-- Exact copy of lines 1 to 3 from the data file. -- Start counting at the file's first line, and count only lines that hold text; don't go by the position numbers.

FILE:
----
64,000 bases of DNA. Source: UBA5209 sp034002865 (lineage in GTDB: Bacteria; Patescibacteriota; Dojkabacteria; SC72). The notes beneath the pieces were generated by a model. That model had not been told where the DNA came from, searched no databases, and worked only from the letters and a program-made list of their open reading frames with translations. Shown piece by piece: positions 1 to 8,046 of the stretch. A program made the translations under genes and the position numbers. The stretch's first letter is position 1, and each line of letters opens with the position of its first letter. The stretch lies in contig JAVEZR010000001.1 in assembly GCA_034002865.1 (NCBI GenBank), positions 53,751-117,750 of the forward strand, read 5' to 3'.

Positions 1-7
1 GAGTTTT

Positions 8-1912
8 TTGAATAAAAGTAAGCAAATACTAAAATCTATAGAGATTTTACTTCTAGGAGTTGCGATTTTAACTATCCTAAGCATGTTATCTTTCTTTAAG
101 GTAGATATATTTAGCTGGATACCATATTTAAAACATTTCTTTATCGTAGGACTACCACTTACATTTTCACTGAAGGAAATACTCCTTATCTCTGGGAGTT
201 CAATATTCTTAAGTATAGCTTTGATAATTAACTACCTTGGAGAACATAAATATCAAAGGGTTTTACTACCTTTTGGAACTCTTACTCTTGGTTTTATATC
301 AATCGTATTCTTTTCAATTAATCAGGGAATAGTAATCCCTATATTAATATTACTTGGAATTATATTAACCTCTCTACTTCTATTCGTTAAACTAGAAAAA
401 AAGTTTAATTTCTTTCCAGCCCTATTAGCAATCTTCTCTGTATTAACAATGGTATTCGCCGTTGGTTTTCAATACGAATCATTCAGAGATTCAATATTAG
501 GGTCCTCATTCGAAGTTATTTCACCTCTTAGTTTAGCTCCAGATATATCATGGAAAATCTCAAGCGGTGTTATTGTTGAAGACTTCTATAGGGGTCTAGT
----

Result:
64,000 bases of DNA. Source: UBA5209 sp034002865 (lineage in GTDB: Bacteria; Patescibacteriota; Dojkabacteria; SC72). The notes beneath the pieces were generated by a model. That model had not been told where the DNA came from, searched no databases, and worked only from the letters and a program-made list of their open reading frames with translations. Shown piece by piece: positions 1 to 8,046 of the stretch. A program made the translations under genes and the position numbers. The stretch's first letter is position 1, and each line of letters opens with the position of its first letter. The stretch lies in contig JAVEZR010000001.1 in assembly GCA_034002865.1 (NCBI GenBank), positions 53,751-117,750 of the forward strand, read 5' to 3'.

Positions 1-7
1 GAGTTTT